Beer containing fish?

I notice that the ingredients on a bottle of Sainsbury's "Bottle Conditioned Ale" describe "fish" as one of the ingredients.
I seem to have a vague memory of seeing a fish compound being used in home brewing to combat cloudiness.
Can anyone explain the nature of the "fish" used in ale preparation - is it literally fish?
Gareth.
Reply to
Gareth
I don't know how widely it's used these days but you are referring to a substance called isinglass which is a "pure transparent gelatin obtained from the swimbladder of certain fish, especially sturgeon". It's used as a fining agent. I am sure there are some experts here who will tell us more!
Gavin
Reply to
gavin

Really interesting.
But yuck you don't think of fish when drinking beer! Obviously not for vegetarians then. It was actually quite a nice beer.
I knew it was possible to get more than you bargained for when drinking large amounts of beer but this is ridiculous ;-)
Gareth.
Reply to
Gareth
Ever wondered why the first guy to do this thought it would be a good idea to add ground up Sturgeon's swim bladder to beer to clarify it ?
Makes you wonder what other "ingredients" were tried first.
-- JohnB
Reply to
JohnB
JohnB a écrit :
IMHO because it was already common practice to use such protein solutions to clarify wine...
egg white ? beef or pig blood ?
Besides, the history of beer adulterations over the centuries is a long and unsavoury one indeed...
Reply to
The Submarine Captain
In message , The Submarine Captain wrote
These days the breweries hide the unsavoury ones by only quoting the 'E' numbers :)
Reply to
Alan
Alan a écrit :
Indeed, but it's already positive if they do : they're not even forced to list the ingredients in most of the world. :o(
Reply to
The Submarine Captain
As a (lapsed) home brewer , my experience was that 80% of brews cleared rapidly without using finings of any sort. But of course my beers did not have to travel around and be roughly handled! Talking about the unusual , beer itself is an unlikely product! To soak barley grains , leave them then dry and kiln them , soak them in hot water , add hops to the result , boil , add yeast and later the swim bladders of fish is such an unlikely combination of materials and processes that we must consider ourselves very lucky someone thought of it!
Reply to
valeofbelvoirdrinker
I suspect things evolved from small beginnings. eg, from soaking barley grains in water for some other purpose, and the liquid spontaneously fermenting with air-borne yeast. Discovering malting. Hops were certainly a long time coming in the UK, though other herbs were added. Things like finings maybe only became important as clear beers became the vogue. KeithS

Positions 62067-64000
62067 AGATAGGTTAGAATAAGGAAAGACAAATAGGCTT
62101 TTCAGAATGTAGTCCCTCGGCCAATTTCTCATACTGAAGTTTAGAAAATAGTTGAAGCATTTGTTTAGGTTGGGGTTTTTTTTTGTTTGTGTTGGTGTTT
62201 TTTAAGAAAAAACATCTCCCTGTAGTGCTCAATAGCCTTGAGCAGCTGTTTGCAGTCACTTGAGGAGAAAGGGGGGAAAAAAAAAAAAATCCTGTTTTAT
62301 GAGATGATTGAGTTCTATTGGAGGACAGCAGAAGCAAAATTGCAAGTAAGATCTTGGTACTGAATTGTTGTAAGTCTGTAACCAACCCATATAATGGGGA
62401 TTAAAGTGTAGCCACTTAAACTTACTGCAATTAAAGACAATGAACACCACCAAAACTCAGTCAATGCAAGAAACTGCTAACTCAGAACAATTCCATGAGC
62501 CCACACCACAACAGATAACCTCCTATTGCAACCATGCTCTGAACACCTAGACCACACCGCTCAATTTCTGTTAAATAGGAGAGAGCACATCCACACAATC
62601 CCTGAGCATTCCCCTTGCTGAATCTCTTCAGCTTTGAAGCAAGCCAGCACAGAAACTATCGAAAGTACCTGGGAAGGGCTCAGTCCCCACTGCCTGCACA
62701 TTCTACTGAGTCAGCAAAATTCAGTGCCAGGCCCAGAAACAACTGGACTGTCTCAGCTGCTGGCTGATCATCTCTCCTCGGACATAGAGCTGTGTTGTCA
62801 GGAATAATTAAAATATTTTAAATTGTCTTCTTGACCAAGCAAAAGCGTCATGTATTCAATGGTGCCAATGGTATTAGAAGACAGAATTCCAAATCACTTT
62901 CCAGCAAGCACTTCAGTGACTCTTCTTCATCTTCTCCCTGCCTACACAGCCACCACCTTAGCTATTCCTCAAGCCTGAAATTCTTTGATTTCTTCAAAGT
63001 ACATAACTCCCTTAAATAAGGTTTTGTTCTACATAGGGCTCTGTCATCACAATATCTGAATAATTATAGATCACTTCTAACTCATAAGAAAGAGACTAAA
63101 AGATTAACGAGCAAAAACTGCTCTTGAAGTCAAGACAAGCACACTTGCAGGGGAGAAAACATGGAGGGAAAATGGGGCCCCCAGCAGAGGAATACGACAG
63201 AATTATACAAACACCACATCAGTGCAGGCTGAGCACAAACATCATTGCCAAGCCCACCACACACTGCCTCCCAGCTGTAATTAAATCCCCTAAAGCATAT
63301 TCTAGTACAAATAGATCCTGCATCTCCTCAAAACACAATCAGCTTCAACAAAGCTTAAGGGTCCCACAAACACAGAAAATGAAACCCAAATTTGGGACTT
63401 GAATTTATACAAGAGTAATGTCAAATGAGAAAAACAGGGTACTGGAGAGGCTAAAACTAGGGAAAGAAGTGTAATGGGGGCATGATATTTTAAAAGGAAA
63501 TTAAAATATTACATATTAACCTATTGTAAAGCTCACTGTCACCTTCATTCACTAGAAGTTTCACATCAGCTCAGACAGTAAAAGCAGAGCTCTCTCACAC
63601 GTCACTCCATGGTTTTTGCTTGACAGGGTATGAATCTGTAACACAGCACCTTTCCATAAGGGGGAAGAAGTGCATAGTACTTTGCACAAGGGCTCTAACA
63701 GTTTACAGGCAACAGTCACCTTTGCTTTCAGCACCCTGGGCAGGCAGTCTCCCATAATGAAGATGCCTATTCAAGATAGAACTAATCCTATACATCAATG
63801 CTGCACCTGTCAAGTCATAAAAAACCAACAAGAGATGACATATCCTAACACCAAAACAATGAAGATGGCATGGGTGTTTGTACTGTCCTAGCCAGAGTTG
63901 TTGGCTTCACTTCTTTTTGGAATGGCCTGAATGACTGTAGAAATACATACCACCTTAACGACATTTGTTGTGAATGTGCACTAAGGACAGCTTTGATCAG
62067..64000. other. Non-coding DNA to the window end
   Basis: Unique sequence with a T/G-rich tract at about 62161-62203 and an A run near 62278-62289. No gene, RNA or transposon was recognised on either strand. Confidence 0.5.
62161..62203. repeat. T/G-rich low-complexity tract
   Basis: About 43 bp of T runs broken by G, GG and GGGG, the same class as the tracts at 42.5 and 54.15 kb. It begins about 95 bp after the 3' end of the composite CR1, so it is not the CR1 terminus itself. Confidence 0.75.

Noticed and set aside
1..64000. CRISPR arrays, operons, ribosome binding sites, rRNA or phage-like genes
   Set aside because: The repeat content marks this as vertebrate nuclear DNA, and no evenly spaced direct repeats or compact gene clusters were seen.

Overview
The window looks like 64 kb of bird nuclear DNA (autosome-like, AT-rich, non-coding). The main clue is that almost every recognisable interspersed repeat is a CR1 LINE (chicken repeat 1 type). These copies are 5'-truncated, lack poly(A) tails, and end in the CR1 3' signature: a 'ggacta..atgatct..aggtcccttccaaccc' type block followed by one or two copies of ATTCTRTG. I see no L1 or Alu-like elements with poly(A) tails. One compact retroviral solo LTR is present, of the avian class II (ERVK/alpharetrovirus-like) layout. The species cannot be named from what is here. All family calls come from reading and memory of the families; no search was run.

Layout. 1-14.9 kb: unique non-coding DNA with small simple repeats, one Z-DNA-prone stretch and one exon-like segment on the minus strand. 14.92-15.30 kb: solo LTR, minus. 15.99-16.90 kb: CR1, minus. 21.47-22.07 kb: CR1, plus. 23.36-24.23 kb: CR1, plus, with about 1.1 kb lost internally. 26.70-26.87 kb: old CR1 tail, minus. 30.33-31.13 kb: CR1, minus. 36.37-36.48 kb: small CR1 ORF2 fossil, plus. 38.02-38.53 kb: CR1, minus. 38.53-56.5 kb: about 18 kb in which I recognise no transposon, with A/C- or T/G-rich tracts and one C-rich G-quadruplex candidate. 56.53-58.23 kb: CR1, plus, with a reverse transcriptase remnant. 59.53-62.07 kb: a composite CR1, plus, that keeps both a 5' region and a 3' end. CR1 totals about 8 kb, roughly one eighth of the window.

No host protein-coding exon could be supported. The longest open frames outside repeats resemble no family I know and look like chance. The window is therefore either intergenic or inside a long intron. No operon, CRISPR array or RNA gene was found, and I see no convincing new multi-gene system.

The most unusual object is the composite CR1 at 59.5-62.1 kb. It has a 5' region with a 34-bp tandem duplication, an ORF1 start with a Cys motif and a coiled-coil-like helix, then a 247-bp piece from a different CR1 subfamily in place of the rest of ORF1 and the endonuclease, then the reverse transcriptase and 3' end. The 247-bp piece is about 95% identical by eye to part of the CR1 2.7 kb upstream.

Reply to
KeithS
In article ,
Pile up some grain for eating later. Have it get soggy and acquire a small yeast infection. Eat it in desperation and discover the interesting flavour and effect. Decide to make more. Stay in one place to grow the grains to make more.
So civilisation was born.
See, beer is a civilising force contrary to what the anti-alcohol bods would have people believe. :-)
Reply to
Steven Pampling
In message , KeithS wrote
As I understand it, clear beers only became important when the clear glasses became affordable and became the 'normal' container for a beer in a pub.
Reply to
Alan
The ancient Sumerians were making beer 5000 years ago - they made little bread cakes from germinated grain, which they soaked in a pot for a few days and thus discovered the wonders of fermentation - even if they didn't know too much about the science behind it. The bread was probably unleavened and the yeast would have been naturally occuring - a bit like lambics. The role of yeast in brewing wasn't properly understood until Louis Pasteur came along. Hops were added to beer from about the 16th century onwards, and at first they were used principally for their preservative qualities rather than for flavour. Principal flavourings before then were fruit, honey and herbs - there would have been a lot of experimentation and huge variety across the beer drinking world.
So, basically, what we know as beer wasn't exactly dreamt up overnight - it has been through several thousand years of evolution. And one of the joys of beer is that it is still evolving, despite the best efforts of the international brewing giants to make us all think of beer as nothing more than flavourless fizzy piss that makes you fall over.